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Are You Really Good to Go with Tolling? Some Drivers May be Surprised

Even if you've purchased your pass, some motorists who purchased cards from local grocery stores need to ensure that their accounts are activated.

Are you really Good to Go for tolling on the State Route 520 bridge? If you bought a transponder from a local store, you could be in for a surprise.

About four out of five drivers who commute across the State Route 520 bridge aren’t ready for the big change to come at 5 a.m. Thursday – the day that tolling starts.

Many motorists simply have not started Good to Go accounts, the automatic tolling system that the state will use instead of tollbooths on either end of the bridge.

But some motorists who purchased Good to Go transponders from local stores such as , Safeway, Fred Meyer or QFC may think they are ready to go with Good to Go, but have not completed the final step: activating their accounts online or at a local customer service center, said Washington State Department of Transportation toll division director Craig Stone.

“Maybe you purchased a Good To Go pass in April and forgot about it or perhaps you received it as a gift,” Stone said in a prepared statement. “If so, you still have another step: activate and install. Once your pass is active and in your vehicle, you can breathe easy.”

To activate your pass go to the Good to Go website.

While about 133,000 accounts and 215,000 passes have been sold, drivers still must activate the accounts, which takes about 15 minutes to do online. Drivers also can go to a customer service center at 13107 NE 20th St., Suite 4, Bellevue.

The Washington State Department of Transportation encourages drivers to get Good to Go passes installed and accounts activated on their vehicles before Thursday, when drivers are expected to shift their habits and either be surprised by the toll or change their commute to cross Interstate 90 or go north around the lake using State Route 522, Stone said.

The big test will be next Tuesday, Jan. 3, when many people are back from winter break, and Stone encourages drivers all over the Puget Sound region to give a lot of time.

“We forecasted 20 percent of the traffic going across 520 will move over to Interstate 90, about 4 to 5 percent will move  up  to State Route 522, about 15 percent of the traffic will go to transit, vanpools or may just stay on their side of the lake,” he said.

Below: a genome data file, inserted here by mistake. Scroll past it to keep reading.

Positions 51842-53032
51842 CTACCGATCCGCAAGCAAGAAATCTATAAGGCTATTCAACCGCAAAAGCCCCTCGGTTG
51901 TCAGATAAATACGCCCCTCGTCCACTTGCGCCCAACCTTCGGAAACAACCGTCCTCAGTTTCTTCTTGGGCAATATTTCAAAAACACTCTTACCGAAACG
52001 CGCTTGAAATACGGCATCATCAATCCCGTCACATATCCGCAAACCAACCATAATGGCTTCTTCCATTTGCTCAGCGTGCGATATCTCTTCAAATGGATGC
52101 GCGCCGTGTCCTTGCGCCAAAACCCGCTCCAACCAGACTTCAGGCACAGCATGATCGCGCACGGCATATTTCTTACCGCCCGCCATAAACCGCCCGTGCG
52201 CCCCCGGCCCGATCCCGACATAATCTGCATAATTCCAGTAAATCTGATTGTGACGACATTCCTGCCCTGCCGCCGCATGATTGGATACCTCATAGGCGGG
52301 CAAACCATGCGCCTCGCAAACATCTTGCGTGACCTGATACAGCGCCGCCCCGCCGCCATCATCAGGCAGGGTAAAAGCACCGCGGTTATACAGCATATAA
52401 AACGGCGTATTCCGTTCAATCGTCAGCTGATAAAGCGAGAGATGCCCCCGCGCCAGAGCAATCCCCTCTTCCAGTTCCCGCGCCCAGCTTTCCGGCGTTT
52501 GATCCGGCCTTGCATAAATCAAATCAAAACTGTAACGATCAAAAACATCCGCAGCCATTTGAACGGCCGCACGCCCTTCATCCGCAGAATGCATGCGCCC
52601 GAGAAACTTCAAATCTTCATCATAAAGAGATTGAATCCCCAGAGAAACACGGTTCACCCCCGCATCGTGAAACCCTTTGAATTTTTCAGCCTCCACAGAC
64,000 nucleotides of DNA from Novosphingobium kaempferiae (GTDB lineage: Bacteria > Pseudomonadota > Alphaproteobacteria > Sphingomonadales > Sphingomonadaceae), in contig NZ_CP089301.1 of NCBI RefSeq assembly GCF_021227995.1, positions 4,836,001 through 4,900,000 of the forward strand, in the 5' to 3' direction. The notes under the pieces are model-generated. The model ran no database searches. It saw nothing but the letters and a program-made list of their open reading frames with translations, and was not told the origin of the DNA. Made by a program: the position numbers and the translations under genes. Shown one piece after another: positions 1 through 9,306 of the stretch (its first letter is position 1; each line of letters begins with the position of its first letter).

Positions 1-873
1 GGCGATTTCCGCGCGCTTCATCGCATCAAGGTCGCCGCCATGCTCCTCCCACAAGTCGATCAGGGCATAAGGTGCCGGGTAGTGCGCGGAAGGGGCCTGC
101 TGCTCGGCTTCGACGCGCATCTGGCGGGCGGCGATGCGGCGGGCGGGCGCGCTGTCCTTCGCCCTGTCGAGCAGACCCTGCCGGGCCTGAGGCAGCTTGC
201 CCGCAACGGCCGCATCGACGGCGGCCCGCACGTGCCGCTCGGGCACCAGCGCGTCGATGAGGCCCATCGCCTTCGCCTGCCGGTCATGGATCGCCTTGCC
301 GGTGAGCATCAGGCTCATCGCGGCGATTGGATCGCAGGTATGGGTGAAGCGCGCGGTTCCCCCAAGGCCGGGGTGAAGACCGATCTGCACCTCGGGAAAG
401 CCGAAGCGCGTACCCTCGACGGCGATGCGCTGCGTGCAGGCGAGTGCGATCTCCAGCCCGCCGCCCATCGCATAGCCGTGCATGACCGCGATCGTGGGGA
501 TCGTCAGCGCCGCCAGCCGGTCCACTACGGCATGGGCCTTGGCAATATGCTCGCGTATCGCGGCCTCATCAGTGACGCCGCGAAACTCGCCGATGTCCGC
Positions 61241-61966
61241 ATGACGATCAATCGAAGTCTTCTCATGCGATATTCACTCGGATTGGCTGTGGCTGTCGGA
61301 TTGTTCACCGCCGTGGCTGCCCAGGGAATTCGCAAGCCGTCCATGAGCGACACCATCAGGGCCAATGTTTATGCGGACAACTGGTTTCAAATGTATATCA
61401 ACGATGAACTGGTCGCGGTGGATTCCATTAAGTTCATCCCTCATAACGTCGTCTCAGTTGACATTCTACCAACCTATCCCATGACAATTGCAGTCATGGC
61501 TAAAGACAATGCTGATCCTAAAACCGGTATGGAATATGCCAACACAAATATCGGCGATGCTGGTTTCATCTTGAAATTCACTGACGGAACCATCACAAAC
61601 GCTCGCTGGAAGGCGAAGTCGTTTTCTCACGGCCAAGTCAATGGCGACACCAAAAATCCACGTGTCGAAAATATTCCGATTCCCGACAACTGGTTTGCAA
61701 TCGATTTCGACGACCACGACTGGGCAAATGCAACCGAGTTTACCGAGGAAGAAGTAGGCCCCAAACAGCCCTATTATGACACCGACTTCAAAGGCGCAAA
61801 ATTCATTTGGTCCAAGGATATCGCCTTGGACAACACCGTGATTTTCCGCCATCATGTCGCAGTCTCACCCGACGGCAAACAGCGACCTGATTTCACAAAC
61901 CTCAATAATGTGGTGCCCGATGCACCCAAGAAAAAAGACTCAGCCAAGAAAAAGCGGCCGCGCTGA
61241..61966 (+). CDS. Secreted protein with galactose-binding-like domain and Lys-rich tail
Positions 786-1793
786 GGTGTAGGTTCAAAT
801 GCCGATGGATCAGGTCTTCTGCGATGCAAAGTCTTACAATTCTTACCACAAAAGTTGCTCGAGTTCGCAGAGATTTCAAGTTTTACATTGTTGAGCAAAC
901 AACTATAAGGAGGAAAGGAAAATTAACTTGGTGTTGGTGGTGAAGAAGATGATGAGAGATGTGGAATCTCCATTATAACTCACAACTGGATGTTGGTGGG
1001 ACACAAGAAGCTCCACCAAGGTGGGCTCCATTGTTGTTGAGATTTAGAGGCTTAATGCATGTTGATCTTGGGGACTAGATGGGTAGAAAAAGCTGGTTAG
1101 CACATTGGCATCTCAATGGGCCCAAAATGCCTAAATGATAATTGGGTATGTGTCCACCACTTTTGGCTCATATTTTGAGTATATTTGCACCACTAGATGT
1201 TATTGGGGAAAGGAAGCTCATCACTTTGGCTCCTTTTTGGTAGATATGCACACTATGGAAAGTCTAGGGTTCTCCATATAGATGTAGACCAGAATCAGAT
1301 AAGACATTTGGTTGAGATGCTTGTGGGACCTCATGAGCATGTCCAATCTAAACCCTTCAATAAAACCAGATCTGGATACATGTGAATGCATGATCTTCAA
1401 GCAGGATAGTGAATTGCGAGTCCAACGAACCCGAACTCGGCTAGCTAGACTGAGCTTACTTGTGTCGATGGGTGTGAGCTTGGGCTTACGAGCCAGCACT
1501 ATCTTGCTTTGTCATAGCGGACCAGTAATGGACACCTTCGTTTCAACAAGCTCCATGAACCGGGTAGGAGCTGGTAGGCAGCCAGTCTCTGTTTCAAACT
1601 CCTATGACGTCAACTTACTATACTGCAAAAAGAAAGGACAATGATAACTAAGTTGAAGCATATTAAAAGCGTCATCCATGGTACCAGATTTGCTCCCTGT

The state estimates that peak-time traffic on Interstate 90 will be 5 to 10 mph slower than it is currently because of the traffic diversion, and .

About 80 percent of motorists who use the bridge do not yet have an account or pass and the state is expecting long lines in the first weeks of the toll, he said.

“Even if you have a pass, you have a choice. You can still take I-90, you can take transit, but it gives you the flexibility,” Stone said.

Instead of collecting the tolls at a tollbooth, all tolls will be collected electronically, either through the Good to Go transponder passes that can be installed in the window of a car, or via a photo taken of a vehicle’s plate. The registered owner of the vehicle can either pay by mail after a bill is received for an additional $1.50 per trip, or vehicle owners can start an account that can be debited for an additional 25 cents a trip.

How much will the toll be?

The toll will be variable: $1.60 to $3.50 each way from 6 a.m. to 11 p.m. weekdays, and $1.10 to $2.20 on weekends and some holidays.

Why will the bridge have a toll?

The tolls are set to help pay for $1 billion of a . Improvements include landscaped lids over portions of 520, a wider roadway, increased carpool lanes, a bicycle and pedestrian lane, and environmental upgrades. The state Legislature decided that $2.37 billion of the amount will be paid through state and federal funding and tolls. Where the rest comes from has not been determined. The entire project is slated to be finished by 2014.

Part of that plan has already begun with a $306 million construction project. Another full closure is set for this Friday through early Monday morning. The State Route 520 Eastside Transit and HOV Project will:

  • Widen SR 520 and create carpool lanes in both directions.
  • Widen the shoulders, so disabled vehicles will not block the lanes of traffic.
  • Create three landscaped lids over SR 520, two with access to new transit stops.
  • Add a bike and pedestrian lane to SR 520.

Create environmental improvements, including improvements to streams and noise barriers.

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